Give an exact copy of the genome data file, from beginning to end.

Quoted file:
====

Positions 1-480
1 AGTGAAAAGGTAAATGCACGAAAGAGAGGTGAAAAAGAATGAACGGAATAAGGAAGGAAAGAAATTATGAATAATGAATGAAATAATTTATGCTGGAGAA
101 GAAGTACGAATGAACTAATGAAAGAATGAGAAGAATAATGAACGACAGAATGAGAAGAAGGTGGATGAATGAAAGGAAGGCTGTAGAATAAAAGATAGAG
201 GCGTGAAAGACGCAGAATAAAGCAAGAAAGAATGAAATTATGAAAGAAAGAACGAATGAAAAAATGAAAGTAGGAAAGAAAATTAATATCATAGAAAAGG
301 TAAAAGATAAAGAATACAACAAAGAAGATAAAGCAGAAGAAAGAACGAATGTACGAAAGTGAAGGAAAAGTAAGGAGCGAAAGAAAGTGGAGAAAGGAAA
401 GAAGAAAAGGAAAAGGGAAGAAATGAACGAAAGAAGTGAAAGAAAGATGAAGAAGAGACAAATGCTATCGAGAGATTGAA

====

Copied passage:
Positions 1-480
1 AGTGAAAAGGTAAATGCACGAAAGAGAGGTGAAAAAGAATGAACGGAATAAGGAAGGAAAGAAATTATGAATAATGAATGAAATAATTTATGCTGGAGAA
101 GAAGTACGAATGAACTAATGAAAGAATGAGAAGAATAATGAACGACAGAATGAGAAGAAGGTGGATGAATGAAAGGAAGGCTGTAGAATAAAAGATAGAG
201 GCGTGAAAGACGCAGAATAAAGCAAGAAAGAATGAAATTATGAAAGAAAGAACGAATGAAAAAATGAAAGTAGGAAAGAAAATTAATATCATAGAAAAGG
301 TAAAAGATAAAGAATACAACAAAGAAGATAAAGCAGAAGAAAGAACGAATGTACGAAAGTGAAGGAAAAGTAAGGAGCGAAAGAAAGTGGAGAAAGGAAA
401 GAAGAAAAGGAAAAGGGAAGAAATGAACGAAAGAAGTGAAAGAAAGATGAAGAAGAGACAAATGCTATCGAGAGATTGAA